csrun manages to figure this out (and, by the way, doesn't seem to increment ports nearly as often) - I'll keep digging. – Jeremy McGee Jul 18 '11 at 11:06
What you could do is use the Azure Management API (msdn.microsoft.com/en-us/library/ee460806.aspx) and get the link of the current deployment (RoleEnvironment.DeploymentID). But for this to work, you need to include your management certificate which is not always a good thing. – Anže Vodovnik Jul 18 '11 at 11:35
No good: the Service Management API doesn't work in the dev. fabric: social.msdn.microsoft.com/Forums/en-US/windowsazuredevelopment/… – Jeremy McGee Jul 18 '11 at 13:43

I think the reason for the "wrong" port, like 81/82, etc is that the desired port is busy.

Probably you have some other app listening to port 80, so it is never available. Also, I've seen several times when the Azure compute instance in emulator does not shutdown quicky enough, so if you start a new instance it gets next port, etc. If I kill it, wait a bit and start again - it gets desired port.

It should never be a problem in production, which is probably why it is not exposed via API. And during testing just make sure you don't have conflicts with other apps, and that you allow some time to let compute notes shutdown cleanly and release ports.

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All this is true. However, our application needs to create custom URLs while it's executing, and we can't make relative URLs as the hostname has to change. So our navigation routines need to know what the client-visible port number might be. – Jeremy McGee Jul 18 '11 at 9:31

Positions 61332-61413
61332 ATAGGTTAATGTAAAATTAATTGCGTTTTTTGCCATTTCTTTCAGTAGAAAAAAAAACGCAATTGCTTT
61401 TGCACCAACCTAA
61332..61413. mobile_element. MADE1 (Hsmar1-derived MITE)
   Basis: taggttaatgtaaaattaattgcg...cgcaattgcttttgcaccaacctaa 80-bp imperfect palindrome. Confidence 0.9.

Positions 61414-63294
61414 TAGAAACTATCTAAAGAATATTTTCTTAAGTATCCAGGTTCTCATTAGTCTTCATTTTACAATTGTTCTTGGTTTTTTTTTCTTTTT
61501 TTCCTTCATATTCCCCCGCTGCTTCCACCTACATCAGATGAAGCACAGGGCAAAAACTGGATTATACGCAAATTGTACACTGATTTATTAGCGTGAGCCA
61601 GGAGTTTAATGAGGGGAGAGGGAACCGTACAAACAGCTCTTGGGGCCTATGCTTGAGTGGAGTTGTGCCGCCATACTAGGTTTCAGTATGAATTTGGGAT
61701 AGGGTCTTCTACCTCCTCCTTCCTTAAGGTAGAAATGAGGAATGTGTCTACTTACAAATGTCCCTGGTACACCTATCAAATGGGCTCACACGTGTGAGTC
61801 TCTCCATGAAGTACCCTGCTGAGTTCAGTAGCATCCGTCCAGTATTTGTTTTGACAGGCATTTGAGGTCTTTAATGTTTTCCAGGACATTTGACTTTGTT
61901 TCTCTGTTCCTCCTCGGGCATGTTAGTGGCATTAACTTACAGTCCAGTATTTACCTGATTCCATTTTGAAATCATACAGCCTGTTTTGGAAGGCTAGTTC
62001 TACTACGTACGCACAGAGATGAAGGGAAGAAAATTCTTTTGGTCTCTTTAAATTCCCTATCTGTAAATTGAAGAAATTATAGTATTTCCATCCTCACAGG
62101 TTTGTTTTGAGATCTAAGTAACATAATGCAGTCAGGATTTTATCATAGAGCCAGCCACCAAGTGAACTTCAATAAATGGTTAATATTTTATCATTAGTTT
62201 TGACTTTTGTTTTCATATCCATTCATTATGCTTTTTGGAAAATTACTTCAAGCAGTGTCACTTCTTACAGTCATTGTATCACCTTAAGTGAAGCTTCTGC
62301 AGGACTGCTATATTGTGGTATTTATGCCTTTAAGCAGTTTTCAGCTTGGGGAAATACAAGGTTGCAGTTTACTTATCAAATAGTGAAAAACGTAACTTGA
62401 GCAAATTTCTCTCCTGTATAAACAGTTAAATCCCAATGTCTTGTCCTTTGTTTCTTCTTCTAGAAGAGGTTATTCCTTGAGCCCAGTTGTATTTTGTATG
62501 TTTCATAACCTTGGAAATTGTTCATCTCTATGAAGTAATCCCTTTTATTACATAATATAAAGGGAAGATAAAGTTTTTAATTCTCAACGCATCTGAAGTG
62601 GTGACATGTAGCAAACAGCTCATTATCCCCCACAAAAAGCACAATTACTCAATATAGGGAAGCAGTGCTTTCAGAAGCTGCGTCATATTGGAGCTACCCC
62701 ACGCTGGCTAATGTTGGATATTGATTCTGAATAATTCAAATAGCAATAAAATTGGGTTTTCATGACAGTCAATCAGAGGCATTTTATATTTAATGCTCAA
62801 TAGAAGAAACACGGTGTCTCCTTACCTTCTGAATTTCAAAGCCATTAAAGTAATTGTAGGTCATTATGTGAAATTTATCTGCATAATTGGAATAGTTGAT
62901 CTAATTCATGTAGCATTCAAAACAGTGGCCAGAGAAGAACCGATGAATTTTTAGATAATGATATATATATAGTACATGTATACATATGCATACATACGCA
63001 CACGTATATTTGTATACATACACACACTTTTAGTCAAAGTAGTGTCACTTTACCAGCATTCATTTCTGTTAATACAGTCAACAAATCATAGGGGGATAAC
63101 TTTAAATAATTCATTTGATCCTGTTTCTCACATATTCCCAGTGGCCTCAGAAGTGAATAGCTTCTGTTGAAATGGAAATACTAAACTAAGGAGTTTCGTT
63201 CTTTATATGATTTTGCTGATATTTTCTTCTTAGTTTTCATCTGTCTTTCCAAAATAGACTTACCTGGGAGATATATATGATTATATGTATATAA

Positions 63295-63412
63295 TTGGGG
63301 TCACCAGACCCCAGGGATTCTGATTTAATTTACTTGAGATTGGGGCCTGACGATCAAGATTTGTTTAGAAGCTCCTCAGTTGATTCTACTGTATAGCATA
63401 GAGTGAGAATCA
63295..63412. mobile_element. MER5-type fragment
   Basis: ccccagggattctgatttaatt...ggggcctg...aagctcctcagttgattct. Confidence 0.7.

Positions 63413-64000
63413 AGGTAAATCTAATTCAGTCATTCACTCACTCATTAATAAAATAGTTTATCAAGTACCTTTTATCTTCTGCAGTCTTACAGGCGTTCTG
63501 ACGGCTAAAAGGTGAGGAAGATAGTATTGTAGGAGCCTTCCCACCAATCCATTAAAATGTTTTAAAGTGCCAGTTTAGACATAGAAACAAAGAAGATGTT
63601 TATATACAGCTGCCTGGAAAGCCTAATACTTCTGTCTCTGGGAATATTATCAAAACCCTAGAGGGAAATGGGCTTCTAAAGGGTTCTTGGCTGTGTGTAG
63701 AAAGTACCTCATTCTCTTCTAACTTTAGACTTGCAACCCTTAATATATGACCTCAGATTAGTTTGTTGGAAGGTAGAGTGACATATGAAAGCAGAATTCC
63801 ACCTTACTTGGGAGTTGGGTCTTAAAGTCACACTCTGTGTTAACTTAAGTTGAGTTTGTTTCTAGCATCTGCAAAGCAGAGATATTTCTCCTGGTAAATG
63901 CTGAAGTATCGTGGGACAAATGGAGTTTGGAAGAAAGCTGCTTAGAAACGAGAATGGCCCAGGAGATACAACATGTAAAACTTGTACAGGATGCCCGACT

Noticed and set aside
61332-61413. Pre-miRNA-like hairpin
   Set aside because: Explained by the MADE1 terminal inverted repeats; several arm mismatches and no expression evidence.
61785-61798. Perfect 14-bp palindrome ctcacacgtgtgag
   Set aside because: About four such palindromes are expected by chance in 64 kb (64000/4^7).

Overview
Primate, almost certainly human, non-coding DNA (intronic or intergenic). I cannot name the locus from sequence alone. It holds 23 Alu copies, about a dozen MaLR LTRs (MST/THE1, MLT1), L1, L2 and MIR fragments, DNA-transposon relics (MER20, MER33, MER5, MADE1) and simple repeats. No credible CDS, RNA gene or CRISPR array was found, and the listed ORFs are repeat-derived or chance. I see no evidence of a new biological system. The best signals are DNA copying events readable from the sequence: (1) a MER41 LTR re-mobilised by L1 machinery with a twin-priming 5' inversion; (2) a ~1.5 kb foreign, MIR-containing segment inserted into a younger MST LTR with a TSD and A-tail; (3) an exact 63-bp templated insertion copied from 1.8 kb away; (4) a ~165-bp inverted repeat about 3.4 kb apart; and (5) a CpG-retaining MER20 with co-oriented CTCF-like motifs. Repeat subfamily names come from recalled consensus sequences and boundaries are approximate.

I was unable to get the dev fabric assembly to work for me (looks like API has changed), so I resorted to parsing the output of "csrun /status" to find the IP address of a given role name. Here's some code for getting the IP, but you'd have to do a small amount of extra work to grab the ports.

public static string GetEmulatorIPAddress(string roleName)
        var psi = new ProcessStartInfo();
        psi.FileName = @"C:\Program Files\Microsoft SDKs\Windows Azure\Emulator\csrun.exe";
        psi.Arguments = "/status";
        psi.RedirectStandardOutput = true;
        psi.RedirectStandardError = true;
        psi.RedirectStandardInput = true;
        psi.UseShellExecute = false;
        psi.CreateNoWindow = true;

        StringBuilder sb = new StringBuilder();

        DataReceivedEventHandler errorHandler = (object sender, DataReceivedEventArgs e) =>


        string lastIPAddress = null;
        string foundIPAddress = null;

        DataReceivedEventHandler dataHandler = (object sender, DataReceivedEventArgs e) =>
            string line = e.Data;
            if (line != null && foundIPAddress == null)
                if (line.StartsWith("EndPoint: http://"))
                    int ipStart = line.IndexOf("://") + "://".Length;
                    int ipEnd = line.IndexOf(":", ipStart);
                    lastIPAddress = line.Substring(ipStart, ipEnd - ipStart);

                if (line.Trim() == roleName)
                    foundIPAddress = lastIPAddress;

        Process p = new Process();
        p.StartInfo = psi;
        p.ErrorDataReceived += errorHandler;
        p.OutputDataReceived += dataHandler;
        p.EnableRaisingEvents = true;


        return foundIPAddress;